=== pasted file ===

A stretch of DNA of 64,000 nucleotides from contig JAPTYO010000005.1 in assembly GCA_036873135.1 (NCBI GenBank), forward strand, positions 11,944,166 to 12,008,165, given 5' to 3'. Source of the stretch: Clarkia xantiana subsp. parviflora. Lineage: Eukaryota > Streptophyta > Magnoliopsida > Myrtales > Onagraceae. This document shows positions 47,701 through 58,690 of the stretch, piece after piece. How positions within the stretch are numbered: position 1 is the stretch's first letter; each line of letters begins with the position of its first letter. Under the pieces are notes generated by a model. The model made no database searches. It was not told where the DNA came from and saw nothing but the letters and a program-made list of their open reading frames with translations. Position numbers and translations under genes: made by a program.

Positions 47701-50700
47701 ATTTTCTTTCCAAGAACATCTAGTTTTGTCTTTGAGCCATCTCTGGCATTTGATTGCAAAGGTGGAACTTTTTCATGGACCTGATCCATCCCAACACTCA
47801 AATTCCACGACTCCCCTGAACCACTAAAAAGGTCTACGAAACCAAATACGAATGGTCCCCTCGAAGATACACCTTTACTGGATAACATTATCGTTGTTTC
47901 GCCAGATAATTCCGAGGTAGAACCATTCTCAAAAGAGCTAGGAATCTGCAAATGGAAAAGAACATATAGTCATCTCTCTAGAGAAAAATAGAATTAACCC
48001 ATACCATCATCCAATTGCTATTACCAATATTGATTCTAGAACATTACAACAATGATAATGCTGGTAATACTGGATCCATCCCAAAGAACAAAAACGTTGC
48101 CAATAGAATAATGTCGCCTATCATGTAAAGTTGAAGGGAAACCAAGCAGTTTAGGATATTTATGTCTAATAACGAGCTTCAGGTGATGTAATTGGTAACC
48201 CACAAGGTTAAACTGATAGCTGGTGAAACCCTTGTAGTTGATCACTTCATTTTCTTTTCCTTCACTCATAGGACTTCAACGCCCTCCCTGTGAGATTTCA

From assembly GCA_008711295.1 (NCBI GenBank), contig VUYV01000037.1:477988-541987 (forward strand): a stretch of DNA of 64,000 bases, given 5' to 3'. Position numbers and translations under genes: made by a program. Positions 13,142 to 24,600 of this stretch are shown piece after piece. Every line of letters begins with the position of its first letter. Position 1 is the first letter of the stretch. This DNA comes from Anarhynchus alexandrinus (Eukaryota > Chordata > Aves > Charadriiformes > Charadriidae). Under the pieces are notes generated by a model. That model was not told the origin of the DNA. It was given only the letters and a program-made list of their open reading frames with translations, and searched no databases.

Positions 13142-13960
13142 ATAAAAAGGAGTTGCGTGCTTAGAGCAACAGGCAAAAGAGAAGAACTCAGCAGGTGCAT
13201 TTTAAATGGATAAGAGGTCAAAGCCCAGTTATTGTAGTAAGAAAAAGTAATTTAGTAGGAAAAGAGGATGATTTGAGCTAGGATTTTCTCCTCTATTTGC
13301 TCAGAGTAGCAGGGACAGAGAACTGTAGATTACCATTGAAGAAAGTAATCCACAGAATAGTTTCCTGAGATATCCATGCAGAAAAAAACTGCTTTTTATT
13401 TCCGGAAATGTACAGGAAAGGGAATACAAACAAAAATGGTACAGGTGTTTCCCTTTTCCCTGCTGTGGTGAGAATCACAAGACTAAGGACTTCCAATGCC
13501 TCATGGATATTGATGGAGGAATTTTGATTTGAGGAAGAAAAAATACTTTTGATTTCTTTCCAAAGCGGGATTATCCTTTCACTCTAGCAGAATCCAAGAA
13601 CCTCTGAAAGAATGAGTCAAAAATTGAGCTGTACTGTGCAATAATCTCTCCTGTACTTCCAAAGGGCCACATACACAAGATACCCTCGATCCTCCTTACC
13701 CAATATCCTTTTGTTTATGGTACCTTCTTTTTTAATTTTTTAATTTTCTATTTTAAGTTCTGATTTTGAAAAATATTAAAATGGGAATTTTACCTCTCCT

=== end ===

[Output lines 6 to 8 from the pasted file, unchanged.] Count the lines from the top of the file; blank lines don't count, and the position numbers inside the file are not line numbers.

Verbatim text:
48001 ATACCATCATCCAATTGCTATTACCAATATTGATTCTAGAACATTACAACAATGATAATGCTGGTAATACTGGATCCATCCCAAAGAACAAAAACGTTGC
48101 CAATAGAATAATGTCGCCTATCATGTAAAGTTGAAGGGAAACCAAGCAGTTTAGGATATTTATGTCTAATAACGAGCTTCAGGTGATGTAATTGGTAACC
48201 CACAAGGTTAAACTGATAGCTGGTGAAACCCTTGTAGTTGATCACTTCATTTTCTTTTCCTTCACTCATAGGACTTCAACGCCCTCCCTGTGAGATTTCA